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MCAT Behavioral Sciences: Chapter 3
Terms in this set (90)
The way in which we acquire new behaviors.
Anything to which an organism can respond.
Repeated exposure to the same stimulus that can cause a decrease in response.
Recovery of a response to a stimulus after habituation has occurred.
Creation of a pairing, or association, either between two stimuli or between a behavior and a response.
Creates associations between two unrelated stimuli. Involves the stimulation of innate or reflexive physiological response. Pavlov's Dogs.
In Classical Conditioning, is the stimulus that brings about such a reflexive response.
Innate or reflexive response to an unconditioned stimulus.
Stimuli that do not produce a reflexive response.
A normally neutral stimulus that becomes a reflexive response.
Reflexive response to a conditioned stimulus.
The process of turning a neutral stimulus into a conditioned stimulus.
The reversal of the conditioned stimulus creating a conditioned response when done too frequently.
The use of an extinct conditioned stimulus to create a weak conditioned response.
Stimulus similar enough to the conditioned stimulus can also produce the conditioned response.
Distinguish between two similar stimuli.
Links voluntary behaviors with consequences in an effort to alter the frequency of those behaviors.
All behaviors are conditioned.
Increasing the likelihood that an individual will perform a behavior. Positive reinforcers increase a behavior by adding a positive consequence or incentive following the desired behavior. Negative reinforcers will increase a behavior by removing something unpleasant.
Types of negative reinforcement
1. escape learning
2. avoidance learning
The role of the behavior is to reduce the unpleasantness of something that already exists, take aspirin to get rid of headache
Prevent the unpleasantness of something that has yet to actually happen. Studying for mcat to eliminate unpleasantness of a poor score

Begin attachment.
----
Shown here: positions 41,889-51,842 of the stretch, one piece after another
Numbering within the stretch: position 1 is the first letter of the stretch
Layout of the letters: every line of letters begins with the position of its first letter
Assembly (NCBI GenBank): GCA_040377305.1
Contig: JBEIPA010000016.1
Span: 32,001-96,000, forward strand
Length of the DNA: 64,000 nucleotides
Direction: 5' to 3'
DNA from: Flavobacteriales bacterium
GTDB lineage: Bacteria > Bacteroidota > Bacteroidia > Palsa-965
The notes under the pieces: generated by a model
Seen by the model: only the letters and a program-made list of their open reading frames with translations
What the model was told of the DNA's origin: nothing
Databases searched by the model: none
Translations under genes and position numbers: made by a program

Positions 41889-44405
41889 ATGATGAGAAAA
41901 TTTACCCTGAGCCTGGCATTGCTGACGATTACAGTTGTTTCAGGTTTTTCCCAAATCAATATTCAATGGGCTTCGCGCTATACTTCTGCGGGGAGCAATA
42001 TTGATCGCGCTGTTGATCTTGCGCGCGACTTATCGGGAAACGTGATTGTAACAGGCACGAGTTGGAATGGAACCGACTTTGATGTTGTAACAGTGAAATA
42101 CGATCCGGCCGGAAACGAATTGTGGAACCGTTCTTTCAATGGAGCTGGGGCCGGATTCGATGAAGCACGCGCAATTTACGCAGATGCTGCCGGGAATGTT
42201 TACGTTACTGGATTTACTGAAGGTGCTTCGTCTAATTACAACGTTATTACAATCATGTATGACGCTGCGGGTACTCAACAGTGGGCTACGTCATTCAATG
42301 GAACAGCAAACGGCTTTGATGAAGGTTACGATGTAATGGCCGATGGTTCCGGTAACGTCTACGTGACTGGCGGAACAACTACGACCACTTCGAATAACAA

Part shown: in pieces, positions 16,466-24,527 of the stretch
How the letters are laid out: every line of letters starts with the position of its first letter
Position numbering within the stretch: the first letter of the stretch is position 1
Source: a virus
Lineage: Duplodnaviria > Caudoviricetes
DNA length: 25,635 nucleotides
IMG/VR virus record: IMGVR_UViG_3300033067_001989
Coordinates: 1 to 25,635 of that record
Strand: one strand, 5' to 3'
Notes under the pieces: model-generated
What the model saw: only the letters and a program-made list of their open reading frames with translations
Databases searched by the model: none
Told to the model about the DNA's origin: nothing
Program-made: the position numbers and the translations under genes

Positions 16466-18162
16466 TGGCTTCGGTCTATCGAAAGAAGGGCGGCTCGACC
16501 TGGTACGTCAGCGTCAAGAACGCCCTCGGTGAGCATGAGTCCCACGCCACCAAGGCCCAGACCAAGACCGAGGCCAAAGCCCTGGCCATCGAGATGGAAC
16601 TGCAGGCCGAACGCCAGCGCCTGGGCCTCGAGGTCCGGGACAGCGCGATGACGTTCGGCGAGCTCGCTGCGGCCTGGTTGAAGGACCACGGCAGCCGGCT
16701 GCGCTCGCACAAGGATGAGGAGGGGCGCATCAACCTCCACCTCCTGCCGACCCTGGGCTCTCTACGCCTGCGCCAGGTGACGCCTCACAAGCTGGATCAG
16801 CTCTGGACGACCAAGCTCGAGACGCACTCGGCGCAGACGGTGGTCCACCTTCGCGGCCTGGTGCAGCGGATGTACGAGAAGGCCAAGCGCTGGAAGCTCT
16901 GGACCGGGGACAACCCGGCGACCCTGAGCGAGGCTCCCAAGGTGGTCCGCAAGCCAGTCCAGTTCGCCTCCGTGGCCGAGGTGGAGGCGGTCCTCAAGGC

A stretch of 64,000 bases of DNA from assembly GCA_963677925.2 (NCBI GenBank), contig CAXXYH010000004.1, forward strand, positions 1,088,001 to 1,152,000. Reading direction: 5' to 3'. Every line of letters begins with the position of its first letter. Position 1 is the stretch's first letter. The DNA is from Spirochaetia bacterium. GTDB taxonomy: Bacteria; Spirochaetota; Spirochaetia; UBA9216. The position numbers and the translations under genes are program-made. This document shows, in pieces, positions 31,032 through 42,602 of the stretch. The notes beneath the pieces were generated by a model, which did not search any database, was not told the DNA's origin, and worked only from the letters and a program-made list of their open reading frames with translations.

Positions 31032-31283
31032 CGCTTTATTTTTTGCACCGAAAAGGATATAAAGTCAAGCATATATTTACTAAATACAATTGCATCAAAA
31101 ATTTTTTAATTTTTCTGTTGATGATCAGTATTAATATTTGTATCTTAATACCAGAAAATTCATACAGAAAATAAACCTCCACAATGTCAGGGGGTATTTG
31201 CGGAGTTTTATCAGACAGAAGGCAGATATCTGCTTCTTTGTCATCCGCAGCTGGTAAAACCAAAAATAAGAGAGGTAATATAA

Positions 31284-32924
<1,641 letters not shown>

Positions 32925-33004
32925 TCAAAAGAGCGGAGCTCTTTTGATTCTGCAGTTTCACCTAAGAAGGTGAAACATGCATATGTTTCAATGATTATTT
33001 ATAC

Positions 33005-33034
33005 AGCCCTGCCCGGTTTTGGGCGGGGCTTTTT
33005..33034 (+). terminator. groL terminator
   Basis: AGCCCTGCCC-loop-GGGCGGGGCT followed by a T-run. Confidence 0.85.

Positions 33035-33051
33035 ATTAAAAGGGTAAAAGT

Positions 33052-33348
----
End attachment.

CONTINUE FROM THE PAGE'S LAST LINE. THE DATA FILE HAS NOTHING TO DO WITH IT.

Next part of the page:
A natural response, i.e. fish to a dolphin.
A secondary item that helps to create a sense of reinforcement when tied to a primary reinforcer.
Reduces the occurrence of a behavior. Positive punishment adds an unpleasant consequence in response to a behavior to reduce that behavior. Negative punishment is the reduction of a behavior when a stimulus is removed.
Fixed Ratio Schedules
Reinforce a behavior after a specific number of performances of that behavior.
Fixed Ratio schedule in which the behavior is rewarded every time it is performed
Variable Ratio Schedules
Reinforce a behavior after a varying number of performances of the behavior. Average number of performances to receive a reward is relatively constant.
Fixed Interval Schedules
Reinforce the first instance of a behavior after a specified time period has elapsed.
Variable Interval Schedules
Reinforce a behavior the first time that behavior is performed after a varying interval of time.
Process of rewarding increasingly specific behaviors.
Learning that occurs without a reward but that is spontaneously demonstrated once a reward is introduced. An example is rats that were carried through a maze, but then given food as an incentive.
Analyzing a situation and responding correctly the first time. This type of learning avoids trial-and-error.
Behaviors that coincide with their natural behaviors.
The difficulty in overcoming instinctual behaviors.
Process of learning a new behavior or gaining information by watching others.
Located in the frontal and parietal lobes of the cerebral cortex and fire both when an individual performs an action and when that individual observes someone else performing that action. They are related to empathy.
People learn what behaviors are acceptable by watching others perform them.
The process of putting new information into memory.
Information that is gained without effort.
Active memorization to gain information.
Visualizing the meaning of information.
Store the way it sounds in memory.
Put into a meaningful context. The strongest and visual coding is the weakest
Recalling information best when it is put into the context of our own lives.
Repetition of a piece of information to either keep it within working memory or to store it in short-term and eventually long-term memory.
Acronyms or rhyming phrases that provide a vivid organization of the information we are trying to remember.
Method of Loci
Association of each item in the list with a location along a route through a building that is already memorized.
Association of numbers with items that rhyme with or resemble the numbers.
Taking individual elements of a large list and grouping them together into groups of elements with related meaning.